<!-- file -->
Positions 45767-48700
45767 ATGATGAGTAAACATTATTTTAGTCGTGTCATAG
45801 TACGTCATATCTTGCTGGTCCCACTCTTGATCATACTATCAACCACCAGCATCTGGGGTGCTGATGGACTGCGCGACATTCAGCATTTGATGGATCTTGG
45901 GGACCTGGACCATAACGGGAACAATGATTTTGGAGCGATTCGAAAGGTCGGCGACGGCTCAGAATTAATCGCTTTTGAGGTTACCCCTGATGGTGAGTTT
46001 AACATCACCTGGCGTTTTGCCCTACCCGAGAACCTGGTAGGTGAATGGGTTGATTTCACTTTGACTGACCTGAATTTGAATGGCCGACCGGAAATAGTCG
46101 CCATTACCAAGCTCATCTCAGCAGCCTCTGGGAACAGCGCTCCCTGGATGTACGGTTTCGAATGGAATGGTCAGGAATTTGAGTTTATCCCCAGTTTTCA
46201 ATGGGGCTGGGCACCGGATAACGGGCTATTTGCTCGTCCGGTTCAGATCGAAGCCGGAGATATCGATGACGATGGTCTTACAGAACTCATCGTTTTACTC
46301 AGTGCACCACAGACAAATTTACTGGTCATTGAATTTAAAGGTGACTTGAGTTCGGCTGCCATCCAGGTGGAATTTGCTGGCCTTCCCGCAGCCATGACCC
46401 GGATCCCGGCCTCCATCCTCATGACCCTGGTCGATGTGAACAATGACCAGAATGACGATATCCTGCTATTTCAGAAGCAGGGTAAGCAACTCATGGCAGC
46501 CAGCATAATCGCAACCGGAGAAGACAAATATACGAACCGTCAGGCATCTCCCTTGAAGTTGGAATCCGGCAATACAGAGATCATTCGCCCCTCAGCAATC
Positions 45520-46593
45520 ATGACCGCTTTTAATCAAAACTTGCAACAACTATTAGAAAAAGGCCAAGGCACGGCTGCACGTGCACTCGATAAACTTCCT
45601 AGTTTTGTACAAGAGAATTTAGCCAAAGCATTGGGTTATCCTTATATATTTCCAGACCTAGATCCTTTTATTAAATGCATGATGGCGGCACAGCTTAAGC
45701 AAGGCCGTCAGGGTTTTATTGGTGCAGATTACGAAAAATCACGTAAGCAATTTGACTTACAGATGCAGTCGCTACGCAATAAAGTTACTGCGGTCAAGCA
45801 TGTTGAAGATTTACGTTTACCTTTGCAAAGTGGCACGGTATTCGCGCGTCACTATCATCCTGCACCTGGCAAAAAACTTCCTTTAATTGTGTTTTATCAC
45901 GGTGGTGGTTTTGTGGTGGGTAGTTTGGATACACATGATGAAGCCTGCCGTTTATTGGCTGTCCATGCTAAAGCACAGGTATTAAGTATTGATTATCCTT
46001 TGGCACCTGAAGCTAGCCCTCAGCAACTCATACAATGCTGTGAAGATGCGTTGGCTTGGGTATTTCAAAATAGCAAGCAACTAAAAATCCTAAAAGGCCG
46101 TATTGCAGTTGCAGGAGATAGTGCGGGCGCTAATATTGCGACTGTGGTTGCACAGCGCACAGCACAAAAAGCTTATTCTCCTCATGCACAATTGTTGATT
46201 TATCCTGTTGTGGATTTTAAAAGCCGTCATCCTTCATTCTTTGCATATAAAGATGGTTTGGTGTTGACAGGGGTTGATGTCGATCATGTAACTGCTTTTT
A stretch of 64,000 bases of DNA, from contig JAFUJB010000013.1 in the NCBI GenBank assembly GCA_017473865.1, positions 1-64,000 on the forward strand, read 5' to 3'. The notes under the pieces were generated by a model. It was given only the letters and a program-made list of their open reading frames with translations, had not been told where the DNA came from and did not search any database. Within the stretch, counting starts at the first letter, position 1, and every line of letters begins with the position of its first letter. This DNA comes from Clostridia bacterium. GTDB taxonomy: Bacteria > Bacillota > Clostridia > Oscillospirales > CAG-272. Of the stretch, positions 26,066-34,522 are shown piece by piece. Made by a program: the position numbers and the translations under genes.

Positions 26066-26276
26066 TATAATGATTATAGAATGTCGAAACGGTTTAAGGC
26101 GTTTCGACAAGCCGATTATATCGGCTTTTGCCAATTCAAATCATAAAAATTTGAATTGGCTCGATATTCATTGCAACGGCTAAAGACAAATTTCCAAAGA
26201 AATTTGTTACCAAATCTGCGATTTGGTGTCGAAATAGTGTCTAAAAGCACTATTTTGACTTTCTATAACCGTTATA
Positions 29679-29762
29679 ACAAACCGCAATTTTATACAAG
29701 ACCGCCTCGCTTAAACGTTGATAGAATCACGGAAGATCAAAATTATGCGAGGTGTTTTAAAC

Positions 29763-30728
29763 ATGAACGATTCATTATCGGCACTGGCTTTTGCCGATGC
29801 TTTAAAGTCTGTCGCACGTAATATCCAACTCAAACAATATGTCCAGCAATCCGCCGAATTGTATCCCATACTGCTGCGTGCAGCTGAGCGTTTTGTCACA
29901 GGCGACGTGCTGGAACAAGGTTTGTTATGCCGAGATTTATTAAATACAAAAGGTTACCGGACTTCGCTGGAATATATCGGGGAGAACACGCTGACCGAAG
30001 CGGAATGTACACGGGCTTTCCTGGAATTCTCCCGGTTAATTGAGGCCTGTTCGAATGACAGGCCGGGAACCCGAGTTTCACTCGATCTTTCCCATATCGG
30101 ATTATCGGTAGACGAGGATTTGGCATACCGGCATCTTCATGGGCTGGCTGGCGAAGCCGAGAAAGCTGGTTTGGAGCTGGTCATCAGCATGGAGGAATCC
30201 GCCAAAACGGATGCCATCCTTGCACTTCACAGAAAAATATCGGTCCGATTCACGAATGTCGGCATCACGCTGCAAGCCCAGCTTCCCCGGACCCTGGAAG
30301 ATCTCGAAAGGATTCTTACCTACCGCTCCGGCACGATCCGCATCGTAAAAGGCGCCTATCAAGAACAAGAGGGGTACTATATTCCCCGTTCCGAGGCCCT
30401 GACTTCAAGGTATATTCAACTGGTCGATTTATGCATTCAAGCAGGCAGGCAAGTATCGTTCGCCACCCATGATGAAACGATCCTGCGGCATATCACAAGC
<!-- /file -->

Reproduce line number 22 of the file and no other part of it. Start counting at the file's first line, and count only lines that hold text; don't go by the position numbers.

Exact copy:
26066 TATAATGATTATAGAATGTCGAAACGGTTTAAGGC